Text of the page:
Last edited by Malmaran
Thursday, July 30, 2020 | History

3 edition of Military societies of the Crow Indians. found in the catalog.

Military societies of the Crow Indians.

Lowie, Robert Harry

Military societies of the Crow Indians.

by Lowie, Robert Harry

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Published by American Museum of Natural History in New York .
Written in English


Edition Notes

Microfiche. Ann Arbor, Mich., University Microfilms, 19--. 1 microfiche. 11 x 15 cm. (Human relations area files, HRAF)

The Physical Object
FormatMicroform
Paginationp. 143-217 p.
Number of Pages217
ID Numbers
Open LibraryOL15135087M

  There were lots of fierce tribes that were never conquered but you won't find us in history books. The U.S. has never been good at acknowledging defeat. My tribe is a militaristic tribe culturally. Were more conservative than most and strictly dis. From to he told his story of Crow life and wars to William Wildschut, an ethnologist with the Museum of the American Indian This is the poignant story of the end of traditional Crow life and attitudes, which Two Leggings saw ending with the last warfare rather than the death of the buffalo."—Pacific Historian.

Though military or other societies are often associated with this police duty the selection process varie d from tribe to tribe. "Among the Crow, police duties were associated in irregular order with one or another of the tribal military societies; among the Blackfoot two or three of the military societies . Plains Horn and his family (Cheyenne) with a horse and travois, c. – According to Crow, he used his rifle to knock the weapon out of his opponent’s hands. All Crow would have had to do then was aim his own gun and pull the trigger.

military societies, american indian. Competition and social powwows have become an integral and important part of American Indian life in Oklahoma. These gatherings feature several styles of dancing and are held almost on a weekly basis throughout the state. The Tobacco society of the Crow Indians. Anthropological papers of the AMNH ; v. 21, pt. 2. Download directly to your device’s book reader (e.g., iBooks) or drag into your e-books collection on your computer. This item appears in the following Collection(s).


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Military societies of the Crow Indians by Lowie, Robert Harry Download PDF EPUB FB2

Excerpt from Societies of the Crow, Hidatsa and Mandan Indians Dance and Clowns have been included for purposes of comparison with other tribes. My interpreters were t he same to whom acknowledgment has already been made in the introduction to my Social Life of the Crow Indians, but the work on military societies was conducted more particularly with the assistance of Author: Robert H Lowie.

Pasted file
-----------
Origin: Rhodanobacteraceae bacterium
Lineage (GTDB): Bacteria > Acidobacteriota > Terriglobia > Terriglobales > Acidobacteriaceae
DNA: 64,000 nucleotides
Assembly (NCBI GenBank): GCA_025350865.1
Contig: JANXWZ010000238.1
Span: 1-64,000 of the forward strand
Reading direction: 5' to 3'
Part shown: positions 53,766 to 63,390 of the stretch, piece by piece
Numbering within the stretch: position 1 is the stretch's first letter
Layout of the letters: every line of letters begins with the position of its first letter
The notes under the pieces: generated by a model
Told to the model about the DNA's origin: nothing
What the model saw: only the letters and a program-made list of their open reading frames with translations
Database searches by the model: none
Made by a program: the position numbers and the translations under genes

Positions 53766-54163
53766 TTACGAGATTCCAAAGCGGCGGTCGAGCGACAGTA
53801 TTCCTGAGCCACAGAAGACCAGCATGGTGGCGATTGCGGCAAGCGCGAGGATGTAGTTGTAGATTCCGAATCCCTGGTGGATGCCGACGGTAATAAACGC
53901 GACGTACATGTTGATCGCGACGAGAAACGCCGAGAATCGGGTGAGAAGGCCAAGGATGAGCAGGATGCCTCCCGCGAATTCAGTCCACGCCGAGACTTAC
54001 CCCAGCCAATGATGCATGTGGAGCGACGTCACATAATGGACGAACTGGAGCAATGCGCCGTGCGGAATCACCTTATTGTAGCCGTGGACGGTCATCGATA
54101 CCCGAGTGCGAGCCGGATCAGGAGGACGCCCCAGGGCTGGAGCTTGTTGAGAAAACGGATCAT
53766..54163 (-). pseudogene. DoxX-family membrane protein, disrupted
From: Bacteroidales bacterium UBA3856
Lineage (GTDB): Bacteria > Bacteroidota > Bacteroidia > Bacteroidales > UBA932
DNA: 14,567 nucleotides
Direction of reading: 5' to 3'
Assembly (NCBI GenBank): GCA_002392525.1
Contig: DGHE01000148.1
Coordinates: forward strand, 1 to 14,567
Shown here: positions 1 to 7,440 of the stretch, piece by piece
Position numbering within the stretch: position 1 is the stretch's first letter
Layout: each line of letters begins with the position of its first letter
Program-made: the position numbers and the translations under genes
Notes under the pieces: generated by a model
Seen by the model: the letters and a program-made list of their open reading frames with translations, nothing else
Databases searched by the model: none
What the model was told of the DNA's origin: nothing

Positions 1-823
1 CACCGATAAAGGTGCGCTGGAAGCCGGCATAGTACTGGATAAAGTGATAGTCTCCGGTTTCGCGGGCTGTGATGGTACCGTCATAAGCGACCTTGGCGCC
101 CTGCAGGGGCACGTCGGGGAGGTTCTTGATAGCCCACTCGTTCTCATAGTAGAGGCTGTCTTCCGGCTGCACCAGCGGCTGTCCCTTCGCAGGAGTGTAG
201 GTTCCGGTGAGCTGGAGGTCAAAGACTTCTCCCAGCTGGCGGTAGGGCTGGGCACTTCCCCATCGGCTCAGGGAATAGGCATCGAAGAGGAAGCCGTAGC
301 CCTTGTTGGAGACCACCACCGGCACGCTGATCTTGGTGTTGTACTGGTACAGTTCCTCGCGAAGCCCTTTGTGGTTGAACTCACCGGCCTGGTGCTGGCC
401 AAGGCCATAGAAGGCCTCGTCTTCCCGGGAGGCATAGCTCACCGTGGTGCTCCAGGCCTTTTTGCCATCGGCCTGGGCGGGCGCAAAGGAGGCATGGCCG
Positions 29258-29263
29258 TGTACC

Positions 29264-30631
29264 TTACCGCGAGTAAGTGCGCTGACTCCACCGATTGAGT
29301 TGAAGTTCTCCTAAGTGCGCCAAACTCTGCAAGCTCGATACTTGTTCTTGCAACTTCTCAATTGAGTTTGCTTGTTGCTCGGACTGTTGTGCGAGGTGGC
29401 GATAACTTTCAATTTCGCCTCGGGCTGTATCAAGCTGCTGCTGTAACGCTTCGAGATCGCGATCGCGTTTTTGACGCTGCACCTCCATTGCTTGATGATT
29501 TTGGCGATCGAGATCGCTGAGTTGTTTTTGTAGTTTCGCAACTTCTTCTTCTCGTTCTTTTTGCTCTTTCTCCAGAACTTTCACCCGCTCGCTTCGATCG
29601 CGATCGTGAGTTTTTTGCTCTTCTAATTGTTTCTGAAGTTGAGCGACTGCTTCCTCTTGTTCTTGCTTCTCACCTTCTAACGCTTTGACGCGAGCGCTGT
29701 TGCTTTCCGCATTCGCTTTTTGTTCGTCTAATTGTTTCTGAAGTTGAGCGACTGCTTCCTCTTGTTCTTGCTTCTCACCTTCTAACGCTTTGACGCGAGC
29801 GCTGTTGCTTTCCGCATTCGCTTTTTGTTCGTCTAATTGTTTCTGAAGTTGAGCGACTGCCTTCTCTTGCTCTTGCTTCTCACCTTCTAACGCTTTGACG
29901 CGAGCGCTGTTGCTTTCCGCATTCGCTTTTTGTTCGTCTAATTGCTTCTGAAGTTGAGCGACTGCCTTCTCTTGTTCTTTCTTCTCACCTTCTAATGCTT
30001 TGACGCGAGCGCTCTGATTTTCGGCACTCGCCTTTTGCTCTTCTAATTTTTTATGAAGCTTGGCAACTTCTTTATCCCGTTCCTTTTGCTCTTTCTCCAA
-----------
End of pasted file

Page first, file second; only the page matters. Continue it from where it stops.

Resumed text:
Military societies of the Crow Indians. [Robert Harry Lowie] Home. WorldCat Home About WorldCat Help. Search. Search for Library Items Search for Lists Search for Contacts Search for a Library. Create Book\/a>, bgn:Microform\/a>, schema:CreativeWork\/a>. Military Societies of the Crow Indians --Societies of the Hidatsa and Mandan Indians.

Series Title: Anthropological papers of the American Museum of Natural History, v. The Crow began to suffer high losses from the Blackfoot and Dakota Sioux as the American colonial frontier expanded and drove those tribes into Crow country.

In response to constant threats from these enemies, the Crow sided with the U.S. military in the Plains wars of the s and ’70s. Crow (trans., through French gens des corbeaux, of their own name, Absároke, crow, sparrow hawk, or bird people).A Siouan tribe forming part of the Hidatsa group, their separation from the Hidatsa having taken place, as Matthews () believed, within the last years.

He studied at the College of the City of New York. Inhe became assistant curator at the American Museum of Natural History, New York. During his time there, Lowie became a specialist in American Indians. In fact, Lowie became an authority on the Crow Indians.

Inhe became assistant professor at the University of California, Berkeley. Book digitized by Google and uploaded to the Internet Archive by user tpb. Reprint of v.

11 of Anthropological papers of the American Museum of Natural History, published in. An illustration of an open book.

Books. An illustration of two cells of a film strip. Video. An illustration of an audio speaker. Audio. An illustration of a " floppy disk. Software An illustration of two photographs. Full text of "Societies of the Crow, Hidatsa and Mandan Indians". Home» Browse» Sociology and Anthropology» Cultures and Ethnic Groups» Native American Culture and Society» Crow Indians.